Ice age extinction shaped Australian plant diversity, study finds

Feb 12, 2013
Ice age extinction shaped Australian plant diversity
Hakea Ambigua. Credit: J. Young FloraBase

Researchers have shown that part of Australia's rich plant diversity was wiped out by the ice ages, proving that extinction, instead of evolution, influences biodiversity.

The research led by the University of Melbourne and University of Tasmania has shown that plant diversity in South East Australia was as rich as some of the most diverse places in the world, and that most of these species went extinct during the ice ages, probably about one million years ago.

The team's work was published in the prestigious US today.

Dr Sniderman of the University of Melbourne's School of Earth Sciences said the findings show is just as important to diversity of organisms as evolution.

"Traditionally scientists believed some places have more species than others because species evolved more rapidly in these places. We have overthrown this theory, which emphasizes evolution, by showing that extinction may be more important, " he said.

The study compared two regions of and South Africa.

"South-western Australia has a huge diversity of tough-leaved shrubs and trees such as eucalypts, Banksia, Grevilleas and Acacias, making it one of the most biodiverse places on earth," Dr Sniderman said.

"The southern tip of South Africa is even richer, with astonishing numbers of similar kinds of like proteas and ericas."

Scientists have long maintained that this diversity is somehow related to the poor soils and dry summers of these places.

For the study researchers analysed that accumulated in an ancient lake in South Eastern Australia. They found the region had at least as many tough-leaved plants 1.5 million years ago as Western Australia and South Africa do today.

The results were entirely unexpected.

"As Australia dried out over the past several million years, rainforest plants largely disappeared from most of the continent," said Dr Sniderman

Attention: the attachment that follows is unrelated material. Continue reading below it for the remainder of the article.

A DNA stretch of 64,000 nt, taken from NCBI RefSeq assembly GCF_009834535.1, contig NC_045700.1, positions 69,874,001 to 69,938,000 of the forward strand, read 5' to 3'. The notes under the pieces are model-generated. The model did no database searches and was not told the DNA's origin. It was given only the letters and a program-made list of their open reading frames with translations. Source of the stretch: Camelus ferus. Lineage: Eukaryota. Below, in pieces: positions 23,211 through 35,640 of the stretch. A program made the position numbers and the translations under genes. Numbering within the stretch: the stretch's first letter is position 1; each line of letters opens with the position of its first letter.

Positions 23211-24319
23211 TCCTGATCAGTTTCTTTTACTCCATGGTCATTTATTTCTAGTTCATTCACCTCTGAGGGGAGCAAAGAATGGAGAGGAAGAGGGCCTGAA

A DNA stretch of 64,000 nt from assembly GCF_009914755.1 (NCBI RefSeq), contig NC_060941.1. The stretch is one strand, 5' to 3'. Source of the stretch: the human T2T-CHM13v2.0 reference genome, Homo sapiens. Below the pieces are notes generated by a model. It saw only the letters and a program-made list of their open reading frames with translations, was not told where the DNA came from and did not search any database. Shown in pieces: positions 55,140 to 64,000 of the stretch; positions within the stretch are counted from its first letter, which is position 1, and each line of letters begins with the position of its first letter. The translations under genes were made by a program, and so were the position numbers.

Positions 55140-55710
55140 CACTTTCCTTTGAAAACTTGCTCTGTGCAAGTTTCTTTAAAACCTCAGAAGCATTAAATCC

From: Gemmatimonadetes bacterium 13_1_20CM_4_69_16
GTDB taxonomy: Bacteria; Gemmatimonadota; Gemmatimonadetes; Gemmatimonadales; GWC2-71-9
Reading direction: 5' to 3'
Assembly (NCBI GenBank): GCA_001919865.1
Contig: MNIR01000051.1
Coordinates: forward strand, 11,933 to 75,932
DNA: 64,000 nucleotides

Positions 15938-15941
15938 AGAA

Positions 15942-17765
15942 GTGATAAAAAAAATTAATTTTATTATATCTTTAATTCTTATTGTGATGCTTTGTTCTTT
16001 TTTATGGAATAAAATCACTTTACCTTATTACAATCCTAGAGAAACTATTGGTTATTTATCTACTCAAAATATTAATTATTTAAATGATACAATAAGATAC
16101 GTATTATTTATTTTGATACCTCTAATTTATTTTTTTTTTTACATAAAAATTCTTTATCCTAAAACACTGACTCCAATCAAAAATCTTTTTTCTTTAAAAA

"It has been thought that this drying trend allowed Australia's characteristic tough-leaved plants to expand and became more diverse. We have shown that the climate variability of the ice ages not only drove rainforest plants to extinction but also a remarkable number of tough-leaved, shrubby plants," he said.  

Dr Greg Jordan of the School of Plant Sciences at the University of Tasmanian said not only has the study overturned current thought on the role of extinction in plant diversity, it has implications for understanding how Australian will deal with current and future climate change.

"The species that went extinct in SE Australia during the ice ages were likely to be the ones most sensitive to rapid climate change, meaning that the species that now grow in eastern Australia may be more capable of tolerating rapid changes than predicted by current science," he said.

"However, the in hotspots of diversity like Western Australia may be much more sensitive to future climate change, because they have been protected from past climate changes."

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ChasWatring
5 / 5 (2) Feb 12, 2013
Hi, I found this post to be very interesting. I like that you have spoke of extinction hand in hand with evolution. I agree that extinction is just as important to diversity of organisms as evolution. I knew that South Africa was full of diversity, but never really though about Australia as having an even richer diversity than that of Africa! It's mindblowing to read that the diversity is linked to the poor soils and dry summers of Africa and Australia. What's even more astonishing is that South Eastern Australia had at least as many tough-leaved plants 1.5 million years ago ago as Western Australia and South Africa do today! It's sad to read that the species in these hotspots may be be much more sensitive to the future climate change - since they have been protected from past climate changes. I really hate how extinction is taking so many great species of plants and animals. I wish we could slow down this process.